(Ljupco Smokovski)

After Texarkana’s Sixth Court of Appeals stated in a footnote that unidentified “counsel” made a misrepresentation in a brief, a motion for rehearing has been filed, asking the court to reconsider.

The motion denies the allegation and argues that the footnote could dissuade other lawyers from briefing issues.

The dispute is based on the Sixth Court’s March 14 decision in In Re: Freestone Underground Storage Inc. et al., a petition for writ of mandamus proceeding concerning a jurisdictional dispute over a lease agreement for a saltwater disposal well.

Cavern Disposal filed a declaratory judgment action in a Panola County trial court over the well’s lease. Freestone Underground moved to transfer the dispute to a Freestone County trial court—a motion the Panola County trial court denied, according to the decision. Freestone then petitioned the Sixth Court for a writ of mandamus to overturn the trial court ruling.

The Sixth Court ultimately granted the writ and directed the trial court to transfer the case to Freestone County. In footnote No. 6 of the Sixth Court’s opinion, the appellate court took exception to an argument Cavern had made in its appellate brief: Under Texas Rule of Appellate Procedure 38.1, Freestone had “waived” a claim that a mandatory venue provision applied.

“This is nothing less than an untruth,” according to the footnote in the opinion, written by Justice Bailey Moseley and joined by Chief Justice Josh Morriss and Justice Jack Carter. “We caution counsel for the real party that an attorney owes a duty of candor to this court and that the Texas Disciplinary Rules of Professional Conduct forbid a lawyer from making a false statement of material fact to a tribunal.”

“While counsel’s misrepresentation appears to be an intentional attempt to mislead this court, we decline to exercise our discretion to assess sanctions at this time. We caution counsel, however, that we will not be so tolerant if such conduct is repeated.”

The opinion does not name the lawyer or lawyers to whom it is referring.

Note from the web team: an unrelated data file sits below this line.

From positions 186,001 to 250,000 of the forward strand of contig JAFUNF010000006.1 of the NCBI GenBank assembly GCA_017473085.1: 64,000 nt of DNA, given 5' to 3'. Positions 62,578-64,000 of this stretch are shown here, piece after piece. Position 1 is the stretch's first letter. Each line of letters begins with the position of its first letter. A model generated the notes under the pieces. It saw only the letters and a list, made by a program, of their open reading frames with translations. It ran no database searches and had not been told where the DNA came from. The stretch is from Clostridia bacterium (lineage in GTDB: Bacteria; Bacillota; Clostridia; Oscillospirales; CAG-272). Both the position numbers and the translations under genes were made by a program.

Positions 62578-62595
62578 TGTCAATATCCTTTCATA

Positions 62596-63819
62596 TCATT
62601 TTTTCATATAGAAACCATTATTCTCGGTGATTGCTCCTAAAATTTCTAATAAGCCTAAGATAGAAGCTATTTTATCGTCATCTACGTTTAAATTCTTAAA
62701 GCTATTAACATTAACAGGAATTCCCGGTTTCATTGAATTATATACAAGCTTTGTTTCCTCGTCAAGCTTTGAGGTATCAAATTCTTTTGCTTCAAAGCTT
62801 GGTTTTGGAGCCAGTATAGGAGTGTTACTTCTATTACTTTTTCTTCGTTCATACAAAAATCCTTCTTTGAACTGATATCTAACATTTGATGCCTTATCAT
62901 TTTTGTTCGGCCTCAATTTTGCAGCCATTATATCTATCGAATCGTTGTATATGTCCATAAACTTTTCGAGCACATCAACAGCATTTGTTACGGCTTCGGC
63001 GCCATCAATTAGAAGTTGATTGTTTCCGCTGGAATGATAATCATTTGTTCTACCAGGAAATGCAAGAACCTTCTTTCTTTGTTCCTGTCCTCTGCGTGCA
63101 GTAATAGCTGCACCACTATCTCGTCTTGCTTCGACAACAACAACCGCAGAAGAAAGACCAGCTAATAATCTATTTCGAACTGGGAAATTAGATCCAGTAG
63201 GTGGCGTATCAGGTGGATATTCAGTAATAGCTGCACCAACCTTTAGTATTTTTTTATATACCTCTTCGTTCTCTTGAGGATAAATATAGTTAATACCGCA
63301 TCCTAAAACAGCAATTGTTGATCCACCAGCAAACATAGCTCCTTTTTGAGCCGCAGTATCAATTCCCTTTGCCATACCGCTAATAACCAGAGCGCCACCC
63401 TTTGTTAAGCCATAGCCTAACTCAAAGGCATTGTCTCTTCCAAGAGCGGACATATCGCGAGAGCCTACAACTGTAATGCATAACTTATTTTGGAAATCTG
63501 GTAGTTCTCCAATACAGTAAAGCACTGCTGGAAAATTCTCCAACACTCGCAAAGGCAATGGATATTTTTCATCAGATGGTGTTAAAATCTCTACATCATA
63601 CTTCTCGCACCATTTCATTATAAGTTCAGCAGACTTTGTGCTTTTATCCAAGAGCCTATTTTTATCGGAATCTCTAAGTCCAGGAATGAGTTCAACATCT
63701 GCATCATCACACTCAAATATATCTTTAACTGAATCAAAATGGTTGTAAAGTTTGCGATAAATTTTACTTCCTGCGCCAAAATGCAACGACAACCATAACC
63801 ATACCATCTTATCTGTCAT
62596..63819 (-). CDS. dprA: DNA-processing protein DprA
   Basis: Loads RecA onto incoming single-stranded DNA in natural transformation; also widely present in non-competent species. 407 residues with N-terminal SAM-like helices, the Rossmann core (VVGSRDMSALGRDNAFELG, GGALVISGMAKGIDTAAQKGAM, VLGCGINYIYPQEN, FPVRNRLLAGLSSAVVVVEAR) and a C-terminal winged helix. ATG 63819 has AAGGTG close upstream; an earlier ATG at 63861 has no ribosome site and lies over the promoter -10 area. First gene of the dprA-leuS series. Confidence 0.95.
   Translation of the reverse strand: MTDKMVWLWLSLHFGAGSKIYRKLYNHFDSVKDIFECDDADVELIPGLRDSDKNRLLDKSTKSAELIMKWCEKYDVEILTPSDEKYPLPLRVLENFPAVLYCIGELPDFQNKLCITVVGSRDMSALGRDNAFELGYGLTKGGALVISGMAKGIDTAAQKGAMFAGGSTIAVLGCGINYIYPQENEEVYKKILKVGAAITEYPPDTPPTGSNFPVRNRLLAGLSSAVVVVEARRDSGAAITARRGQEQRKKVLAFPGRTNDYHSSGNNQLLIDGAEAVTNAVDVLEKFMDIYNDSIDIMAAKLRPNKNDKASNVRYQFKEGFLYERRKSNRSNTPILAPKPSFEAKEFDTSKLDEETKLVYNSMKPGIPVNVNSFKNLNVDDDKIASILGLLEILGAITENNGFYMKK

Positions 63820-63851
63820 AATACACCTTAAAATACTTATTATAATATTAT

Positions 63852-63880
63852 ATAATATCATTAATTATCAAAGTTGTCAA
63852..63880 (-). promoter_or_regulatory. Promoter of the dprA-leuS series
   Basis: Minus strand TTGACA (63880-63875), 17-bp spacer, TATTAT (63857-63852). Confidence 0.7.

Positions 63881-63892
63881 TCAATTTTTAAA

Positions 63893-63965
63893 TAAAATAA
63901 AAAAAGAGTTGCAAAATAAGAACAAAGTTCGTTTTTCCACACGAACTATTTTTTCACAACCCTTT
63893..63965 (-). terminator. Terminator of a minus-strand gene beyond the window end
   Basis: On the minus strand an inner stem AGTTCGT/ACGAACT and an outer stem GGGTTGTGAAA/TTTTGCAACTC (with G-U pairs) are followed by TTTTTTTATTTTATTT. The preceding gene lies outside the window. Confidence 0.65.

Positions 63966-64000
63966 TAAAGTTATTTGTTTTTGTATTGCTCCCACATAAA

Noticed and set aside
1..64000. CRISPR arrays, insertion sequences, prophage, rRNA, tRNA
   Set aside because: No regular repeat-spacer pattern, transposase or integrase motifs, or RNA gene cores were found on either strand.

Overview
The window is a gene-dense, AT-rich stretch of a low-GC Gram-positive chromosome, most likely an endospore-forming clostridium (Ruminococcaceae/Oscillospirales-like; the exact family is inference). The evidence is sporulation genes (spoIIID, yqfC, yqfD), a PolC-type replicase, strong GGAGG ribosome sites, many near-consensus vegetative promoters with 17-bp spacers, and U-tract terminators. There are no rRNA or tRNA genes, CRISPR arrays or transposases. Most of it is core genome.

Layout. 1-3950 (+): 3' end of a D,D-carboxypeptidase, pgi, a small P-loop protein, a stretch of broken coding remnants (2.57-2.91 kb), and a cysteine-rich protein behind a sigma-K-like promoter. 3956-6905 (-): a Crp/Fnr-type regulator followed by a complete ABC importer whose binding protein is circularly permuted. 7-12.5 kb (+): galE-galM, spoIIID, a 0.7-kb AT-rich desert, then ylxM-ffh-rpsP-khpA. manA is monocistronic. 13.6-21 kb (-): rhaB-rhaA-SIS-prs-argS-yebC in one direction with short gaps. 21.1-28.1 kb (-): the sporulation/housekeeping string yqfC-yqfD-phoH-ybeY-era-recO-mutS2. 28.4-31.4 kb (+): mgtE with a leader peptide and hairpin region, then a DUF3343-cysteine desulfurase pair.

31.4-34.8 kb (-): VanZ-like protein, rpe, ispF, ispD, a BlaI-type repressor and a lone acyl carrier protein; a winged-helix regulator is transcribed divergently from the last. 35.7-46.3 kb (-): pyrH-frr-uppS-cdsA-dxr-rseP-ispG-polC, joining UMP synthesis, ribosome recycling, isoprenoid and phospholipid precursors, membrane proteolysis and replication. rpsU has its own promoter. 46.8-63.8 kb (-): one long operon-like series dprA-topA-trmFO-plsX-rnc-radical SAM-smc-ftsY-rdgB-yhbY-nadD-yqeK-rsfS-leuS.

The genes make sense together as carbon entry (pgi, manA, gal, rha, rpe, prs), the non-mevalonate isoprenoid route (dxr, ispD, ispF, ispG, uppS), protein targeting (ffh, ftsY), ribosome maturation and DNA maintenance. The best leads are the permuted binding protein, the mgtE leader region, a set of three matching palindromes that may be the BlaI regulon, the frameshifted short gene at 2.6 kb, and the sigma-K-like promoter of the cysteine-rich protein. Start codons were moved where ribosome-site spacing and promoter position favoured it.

Cavern filed a motion for rehearing in the case on March 31. The motion’s signature block lists Mark A. Mayfield, a partner in Gardere Wynne Sewell in Austin; Kristina Silcocks, a senior attorney in Gardere’s Austin office; and Carthage solo Mike Parker as “counsel for real party in interest.” Mayfield signed the motion. The same three lawyers are listed on the signature block on Cavern’s response to the petition for writ of mandamus at the Sixth Court.

“Counsel feels it is necessary to address the court regarding footnote 6 of the court’s opinion,” notes the motion for rehearing.

“Each of Cavern Disposal’s counsel have practiced law honorably for 32, 23 and 16 years, respectively. None have ever been ascribed with the conduct found by the court in footnote 6,” notes the motion.

The motion asserted that Cavern had an arguable basis for making the waiver claim, and it goes on to cite 10 appellate court rulings on the issue.

The motion asks the Sixth Court to reconsider footnote 6.

“Respectfully, footnote 6 could well dissuade counsel from raising briefing waiver, due to the fear that if the court rejects the argument, the court could assess sanctions—or perhaps worse, simply state in the public record that counsel: (a) violated a rule of professional conduct, (b) grossly misstated a material fact and (c) intentionally misled the court. In short, footnote 6 risks making waiver arguments a high-risk tactic for counsel in this court, despite counsel’s obligation to zealously represent a client,” the motion states.

Mayfield and Silcocks both declined to comment, and Parker did not return a call for comment.

M. Keith Dollahite, a Tyler solo who represents Freestone on appeal, also did not return a call for comment.